Making us wait until Series 2 to get this figure? That's... that's... that's... unthinkable!
"Haha, you fool! You fall victim to one of the classic blunders! The most famous is 'never get involved in a land war in Asia,'
but only slightly less well-known is this: never go in against a Sicilian when death is on the line!"
In the movie, Vizzini comes across as a braggart who talks a big game but can't really back it up. In the novel, however, he really is as smart as he claims (and he claims a lot): "There are no words to contain all my wisdom. I am so cunning, crafty and clever, so filled with deceit, guile and chicanery, such a knave, so shrewd, cagey as well as calculating, as diabolical as I am vulpine, as tricky as I am untrustworthy... well, I told you there were not words invented yet to explain how great my brain is, but let me put it this way: the world is several million years old and several billion people have at one time or another trod upon it, but I, Vizzini the Sicilian, am, speaking with pure candor and modesty, the slickest, sleekest, sliest and wiliest fellow who has yet come down the pike." Way deeper than just calling Plato, Aristotle, and Socrates morons. Implausible!
Vizzini was played by Wallace Shawn, who was nervous throughout
the filming because he'd somehow gotten it into his head that he was the second choice to play the character (after Danny DeVito) and was convinced he was going to be fired. The face provides a fairly good likeness, but like Fezzik, it's not nearly as good as you'd expect from a company that made its name on the strength of its sculpts. This level of work is... unimaginable!
The famous quote above intimates that Vizzini is Sicilian, which makes sense: Vizzini is a town in Sicily, and it's not unusual
for place names to become family names over time, or even just nicknames. It's possible calling him "Vizzini" is just the equivalent of calling him "Brooklyn" or "Toronto" or something. The Princess Bride is set in a time period that's just as fictional as its warring countries, some sort of Medieval/Renaissance blend, so costume designer Phyllis Dalton was really free to do whatever she wanted. Vizzini wears a dark green quilted doublet with humongously puffy sleeves, a simple linen shirt, and dark pants. The sleeves are so big they prevent the toy from putting its arms straight down. Incomprehensible!
We get the same not-pink-enough skin all the figures have,
but by virtue of being next to such dark green that it stands out with a decent contrast. There's ruddy brown for the belt and stripes on his shoulders, with the pants being dark and matte. His face is painted with way, way more stubble than he should have. Mind-boggling! Without that mess, the likeness would be better than it is.
At least the articulation is good. Not, perhaps, the best complement of joints ever, but certainly ages better than McFarlane's darkest days. Vizzini moves with hinged toes, swivel/hinge/swivel ankles,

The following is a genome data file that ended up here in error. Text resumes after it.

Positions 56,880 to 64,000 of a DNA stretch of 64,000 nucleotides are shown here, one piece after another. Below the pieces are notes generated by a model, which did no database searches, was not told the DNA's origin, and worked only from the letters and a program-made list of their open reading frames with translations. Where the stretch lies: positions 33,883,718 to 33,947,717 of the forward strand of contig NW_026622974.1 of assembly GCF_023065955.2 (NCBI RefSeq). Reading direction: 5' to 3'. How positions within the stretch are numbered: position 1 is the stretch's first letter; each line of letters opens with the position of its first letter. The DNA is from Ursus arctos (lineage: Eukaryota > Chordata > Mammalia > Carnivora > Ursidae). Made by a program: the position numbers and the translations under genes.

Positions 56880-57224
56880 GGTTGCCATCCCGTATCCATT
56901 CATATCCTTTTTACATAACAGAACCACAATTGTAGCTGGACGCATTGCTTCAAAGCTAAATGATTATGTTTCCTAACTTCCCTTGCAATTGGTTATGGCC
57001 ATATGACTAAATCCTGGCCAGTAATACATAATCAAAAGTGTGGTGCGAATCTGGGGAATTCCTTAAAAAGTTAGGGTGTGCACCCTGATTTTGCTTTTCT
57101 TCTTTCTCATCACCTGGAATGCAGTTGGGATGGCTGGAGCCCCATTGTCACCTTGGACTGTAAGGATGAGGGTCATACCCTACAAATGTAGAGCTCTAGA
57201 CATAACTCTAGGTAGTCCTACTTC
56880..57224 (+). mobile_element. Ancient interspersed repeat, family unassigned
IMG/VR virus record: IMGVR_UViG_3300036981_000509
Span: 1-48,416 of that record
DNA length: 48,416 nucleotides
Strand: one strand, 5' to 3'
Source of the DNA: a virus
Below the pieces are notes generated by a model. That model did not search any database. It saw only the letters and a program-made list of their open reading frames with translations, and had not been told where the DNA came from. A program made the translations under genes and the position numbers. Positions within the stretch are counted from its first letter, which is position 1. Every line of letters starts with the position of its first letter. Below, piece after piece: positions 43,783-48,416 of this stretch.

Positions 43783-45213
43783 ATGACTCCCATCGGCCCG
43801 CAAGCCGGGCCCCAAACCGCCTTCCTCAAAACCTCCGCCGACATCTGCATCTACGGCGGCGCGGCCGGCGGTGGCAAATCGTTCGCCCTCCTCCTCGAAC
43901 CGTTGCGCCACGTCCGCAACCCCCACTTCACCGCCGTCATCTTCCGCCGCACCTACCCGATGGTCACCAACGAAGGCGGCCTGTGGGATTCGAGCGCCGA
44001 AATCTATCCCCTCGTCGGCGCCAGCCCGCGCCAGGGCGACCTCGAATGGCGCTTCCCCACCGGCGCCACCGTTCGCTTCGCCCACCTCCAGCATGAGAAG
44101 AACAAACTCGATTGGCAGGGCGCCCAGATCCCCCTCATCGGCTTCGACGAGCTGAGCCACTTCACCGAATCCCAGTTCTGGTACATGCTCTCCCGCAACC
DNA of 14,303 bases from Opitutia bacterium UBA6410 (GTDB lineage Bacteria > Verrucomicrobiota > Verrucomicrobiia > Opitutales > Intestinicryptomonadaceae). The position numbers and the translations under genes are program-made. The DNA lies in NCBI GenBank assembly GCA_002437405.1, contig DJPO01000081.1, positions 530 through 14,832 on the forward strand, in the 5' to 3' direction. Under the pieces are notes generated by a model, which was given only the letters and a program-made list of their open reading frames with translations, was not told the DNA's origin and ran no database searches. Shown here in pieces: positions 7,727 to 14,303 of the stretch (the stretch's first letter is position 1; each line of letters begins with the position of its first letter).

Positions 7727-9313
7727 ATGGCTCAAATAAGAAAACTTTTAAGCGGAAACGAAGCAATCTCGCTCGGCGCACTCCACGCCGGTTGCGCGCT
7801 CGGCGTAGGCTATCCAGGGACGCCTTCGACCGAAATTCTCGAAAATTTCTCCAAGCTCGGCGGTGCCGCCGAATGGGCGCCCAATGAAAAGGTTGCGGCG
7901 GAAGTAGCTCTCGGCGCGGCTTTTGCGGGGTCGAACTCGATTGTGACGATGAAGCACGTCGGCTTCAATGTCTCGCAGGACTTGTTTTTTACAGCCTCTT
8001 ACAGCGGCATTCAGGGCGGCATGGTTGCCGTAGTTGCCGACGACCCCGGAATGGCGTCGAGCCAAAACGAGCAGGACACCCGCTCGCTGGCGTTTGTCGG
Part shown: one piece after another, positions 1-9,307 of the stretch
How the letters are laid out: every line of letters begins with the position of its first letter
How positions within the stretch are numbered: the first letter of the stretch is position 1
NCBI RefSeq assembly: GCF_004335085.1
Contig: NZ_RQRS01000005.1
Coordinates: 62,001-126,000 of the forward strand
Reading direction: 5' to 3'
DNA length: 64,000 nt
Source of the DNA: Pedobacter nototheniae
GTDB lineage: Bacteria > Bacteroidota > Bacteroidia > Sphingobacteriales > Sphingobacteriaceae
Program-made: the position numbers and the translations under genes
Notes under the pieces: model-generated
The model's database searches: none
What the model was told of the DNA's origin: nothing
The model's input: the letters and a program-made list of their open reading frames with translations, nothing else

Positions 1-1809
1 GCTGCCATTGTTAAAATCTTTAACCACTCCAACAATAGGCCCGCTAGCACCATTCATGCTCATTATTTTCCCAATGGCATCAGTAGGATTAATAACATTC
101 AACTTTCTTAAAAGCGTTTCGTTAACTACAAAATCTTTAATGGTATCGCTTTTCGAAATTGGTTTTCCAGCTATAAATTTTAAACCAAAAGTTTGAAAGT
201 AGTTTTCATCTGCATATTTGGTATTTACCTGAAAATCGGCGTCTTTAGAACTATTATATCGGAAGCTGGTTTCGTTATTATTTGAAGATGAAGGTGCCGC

double-hinged knees, slight swivel thighs, swivel/hinge hips, a balljointed chest, swivel/hinge/swivel wrists, swivel/hinged elbows, swivel biceps, shoulders that have a hinge on the arm and a balljoint in the torso, and a barbell-jointed head. The difference between the McFarlane Toys of the 2000s and the McFarlane Toys of the 2020s is... incredible! Having swivels in the elbows and in the biceps is superfluous, but it does allow you to move the big wrinkles of the sleeves around for the best posing. Vizzini in the novel was a hunchback with a lame leg, not something that was carried over to the movie, but you could pose him that way if you wanted.
Vizzini comes with exactly the accessories you'd expect: a pair of goblets. Considering how small Vizzini is, it's almost... impossible that McToys couldn't have given him the full stone table with the picnic spread of apples, bread, cheese, and wine laid out on it, but while every
other character at least has some opportunity to reuse the molds, our little Italian friend doesn't hang around long enough for an appreciable change of clothes. The goblets are dark and appropriately ornate, and can be hald in his hands nicely. They are empty, but who would ever notice if they were full? If we weren't going to get anything other than those, it would have been neat if they'd at least included an alternate head with a laughing expression.
The first series of McFarlane's Princess Bride toys covered most of the main characters, but Vizzini was conspicuously absent. It's not even like they needed him to pad out Series 2, because every character from S1 is getting a variation in this series, so it really feels like they just held him back to help guarantee there'd be a Series 2. There are other characters who could be made (Prince Humperdink, Count Rugen, Miracle Max, a Rodent of Unusual Size) but with the release of Vizzini, we have everybody who we really needed for this line. Still, the weakest parts of this release are the paint and the minimal accessories, things that should have been easy for McToys to get right. It's... almost like it's something I can't conceive of, but then I see it happening, and I exclaim in surprise and alarm that the thing that shouldn't be able to happen is actually happening, even if I didn't believe it could?
(There has to be a better way to say that...)